Palmer LaRue is running out of birthdays. For as long as he can remember, he's dreaded the day he turns ten—the day he'll take his place beside all the other ten-year-old boys in town, the day he'll be a wringer.
But Palmer doesn't want to be a wringer, a boy trained to wring the necks of pigeons gunned down in an annual shooting contest.. It's one of the first things he learned about himself and it's one of the biggest things he has to hide. In Palmer's town being a wringer is an honor, a tradition passed down from father to son. Palmer can't stop himself from being a wringer just like he can't stop himself from growing one year older, just like he can't stand up to a whole town—right?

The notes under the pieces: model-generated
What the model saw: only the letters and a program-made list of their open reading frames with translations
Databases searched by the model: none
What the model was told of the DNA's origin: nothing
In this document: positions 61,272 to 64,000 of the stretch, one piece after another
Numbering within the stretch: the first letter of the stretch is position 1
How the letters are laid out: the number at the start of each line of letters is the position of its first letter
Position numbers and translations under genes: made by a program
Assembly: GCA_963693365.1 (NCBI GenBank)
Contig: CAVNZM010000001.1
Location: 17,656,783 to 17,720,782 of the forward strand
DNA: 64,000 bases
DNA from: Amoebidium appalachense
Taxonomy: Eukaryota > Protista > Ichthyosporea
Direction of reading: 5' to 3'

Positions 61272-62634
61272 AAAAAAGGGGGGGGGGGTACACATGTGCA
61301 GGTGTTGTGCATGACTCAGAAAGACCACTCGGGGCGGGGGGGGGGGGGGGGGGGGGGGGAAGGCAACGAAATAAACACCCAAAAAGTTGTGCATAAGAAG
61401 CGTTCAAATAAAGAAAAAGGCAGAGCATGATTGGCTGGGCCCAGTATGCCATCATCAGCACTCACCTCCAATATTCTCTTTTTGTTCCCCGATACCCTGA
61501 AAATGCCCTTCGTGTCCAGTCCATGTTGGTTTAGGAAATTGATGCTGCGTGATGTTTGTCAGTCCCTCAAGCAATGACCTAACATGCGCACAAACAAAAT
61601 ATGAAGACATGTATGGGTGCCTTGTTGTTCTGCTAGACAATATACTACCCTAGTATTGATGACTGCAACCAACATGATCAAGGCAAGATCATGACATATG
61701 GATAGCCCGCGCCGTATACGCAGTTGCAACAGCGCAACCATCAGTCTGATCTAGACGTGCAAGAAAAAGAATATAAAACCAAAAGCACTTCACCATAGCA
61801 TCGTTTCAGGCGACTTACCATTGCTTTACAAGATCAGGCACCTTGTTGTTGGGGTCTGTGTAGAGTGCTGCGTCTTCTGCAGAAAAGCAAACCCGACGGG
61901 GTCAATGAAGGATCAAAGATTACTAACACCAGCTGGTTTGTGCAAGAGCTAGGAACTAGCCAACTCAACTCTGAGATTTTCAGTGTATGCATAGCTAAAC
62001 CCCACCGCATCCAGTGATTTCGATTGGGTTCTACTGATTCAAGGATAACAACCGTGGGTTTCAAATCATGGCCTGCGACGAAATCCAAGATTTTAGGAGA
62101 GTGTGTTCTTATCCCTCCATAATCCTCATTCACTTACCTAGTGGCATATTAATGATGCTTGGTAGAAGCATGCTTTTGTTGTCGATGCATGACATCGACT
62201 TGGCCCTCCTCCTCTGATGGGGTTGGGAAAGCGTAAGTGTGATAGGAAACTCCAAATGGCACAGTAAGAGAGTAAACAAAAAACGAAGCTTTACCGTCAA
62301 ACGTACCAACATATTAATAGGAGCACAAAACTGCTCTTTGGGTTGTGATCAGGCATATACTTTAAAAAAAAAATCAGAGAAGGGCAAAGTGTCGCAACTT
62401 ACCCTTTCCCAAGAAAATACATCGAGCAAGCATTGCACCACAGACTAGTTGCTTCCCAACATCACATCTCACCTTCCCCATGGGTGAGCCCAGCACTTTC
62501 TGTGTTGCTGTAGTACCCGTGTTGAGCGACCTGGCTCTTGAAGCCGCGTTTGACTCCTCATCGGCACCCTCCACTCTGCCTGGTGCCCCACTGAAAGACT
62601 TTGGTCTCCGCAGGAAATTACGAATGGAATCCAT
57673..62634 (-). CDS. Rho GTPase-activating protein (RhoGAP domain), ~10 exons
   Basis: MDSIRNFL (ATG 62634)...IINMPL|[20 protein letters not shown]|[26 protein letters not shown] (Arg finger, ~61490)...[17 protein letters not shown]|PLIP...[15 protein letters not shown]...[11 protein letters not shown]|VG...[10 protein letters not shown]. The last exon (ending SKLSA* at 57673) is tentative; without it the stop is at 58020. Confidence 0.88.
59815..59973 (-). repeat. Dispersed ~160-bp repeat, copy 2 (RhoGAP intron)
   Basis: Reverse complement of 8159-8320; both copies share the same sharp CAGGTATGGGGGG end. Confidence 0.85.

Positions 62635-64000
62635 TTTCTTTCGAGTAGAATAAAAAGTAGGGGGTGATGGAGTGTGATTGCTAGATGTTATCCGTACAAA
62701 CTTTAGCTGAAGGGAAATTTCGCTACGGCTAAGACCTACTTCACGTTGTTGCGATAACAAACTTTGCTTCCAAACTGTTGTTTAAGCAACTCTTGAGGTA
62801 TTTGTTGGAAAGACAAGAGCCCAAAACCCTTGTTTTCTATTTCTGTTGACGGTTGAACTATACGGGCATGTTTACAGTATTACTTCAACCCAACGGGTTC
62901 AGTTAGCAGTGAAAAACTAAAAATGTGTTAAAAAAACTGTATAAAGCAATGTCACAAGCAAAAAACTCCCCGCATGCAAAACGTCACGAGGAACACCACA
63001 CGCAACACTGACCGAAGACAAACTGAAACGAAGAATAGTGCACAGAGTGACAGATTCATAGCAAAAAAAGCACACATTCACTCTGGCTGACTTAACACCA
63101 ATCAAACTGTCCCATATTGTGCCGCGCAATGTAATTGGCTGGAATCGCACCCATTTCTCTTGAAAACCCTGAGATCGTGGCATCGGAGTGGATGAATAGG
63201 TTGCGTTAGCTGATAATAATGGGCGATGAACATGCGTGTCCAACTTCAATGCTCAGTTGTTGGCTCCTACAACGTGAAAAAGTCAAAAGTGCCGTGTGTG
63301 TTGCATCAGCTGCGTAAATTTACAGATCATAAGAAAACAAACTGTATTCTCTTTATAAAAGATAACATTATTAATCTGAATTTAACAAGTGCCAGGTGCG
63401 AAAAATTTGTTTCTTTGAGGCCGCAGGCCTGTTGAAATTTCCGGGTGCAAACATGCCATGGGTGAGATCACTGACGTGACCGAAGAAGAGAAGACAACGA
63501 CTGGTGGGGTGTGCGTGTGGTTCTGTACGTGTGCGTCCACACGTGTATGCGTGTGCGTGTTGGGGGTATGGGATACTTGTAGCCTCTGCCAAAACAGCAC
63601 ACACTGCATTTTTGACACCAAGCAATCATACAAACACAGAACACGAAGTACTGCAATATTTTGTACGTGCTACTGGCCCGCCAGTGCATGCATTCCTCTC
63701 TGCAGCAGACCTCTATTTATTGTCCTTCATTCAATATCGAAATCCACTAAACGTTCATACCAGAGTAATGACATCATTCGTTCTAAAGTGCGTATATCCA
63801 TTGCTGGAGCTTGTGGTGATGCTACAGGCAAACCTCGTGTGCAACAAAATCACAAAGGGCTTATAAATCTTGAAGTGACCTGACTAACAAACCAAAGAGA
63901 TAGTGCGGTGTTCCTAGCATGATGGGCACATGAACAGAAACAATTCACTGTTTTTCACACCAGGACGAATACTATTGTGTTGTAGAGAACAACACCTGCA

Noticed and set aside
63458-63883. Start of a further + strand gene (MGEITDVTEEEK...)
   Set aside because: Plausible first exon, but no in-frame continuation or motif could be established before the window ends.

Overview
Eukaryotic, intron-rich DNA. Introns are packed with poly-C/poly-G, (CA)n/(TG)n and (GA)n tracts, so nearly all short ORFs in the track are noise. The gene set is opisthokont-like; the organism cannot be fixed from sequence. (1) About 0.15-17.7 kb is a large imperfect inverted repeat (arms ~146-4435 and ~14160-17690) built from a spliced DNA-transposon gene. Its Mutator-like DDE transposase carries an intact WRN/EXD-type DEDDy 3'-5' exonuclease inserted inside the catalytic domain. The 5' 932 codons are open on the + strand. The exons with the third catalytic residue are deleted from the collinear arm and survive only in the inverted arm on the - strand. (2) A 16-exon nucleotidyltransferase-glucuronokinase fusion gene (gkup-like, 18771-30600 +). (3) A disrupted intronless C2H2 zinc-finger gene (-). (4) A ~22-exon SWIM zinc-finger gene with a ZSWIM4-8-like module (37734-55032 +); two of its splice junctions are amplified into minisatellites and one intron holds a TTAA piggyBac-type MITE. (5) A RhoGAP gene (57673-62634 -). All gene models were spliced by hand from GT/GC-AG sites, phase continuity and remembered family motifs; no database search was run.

Newbery Medal winner Jerry Spinelli's most powerful novel yet is a gripping tale of how one boy learns how not to be afraid.
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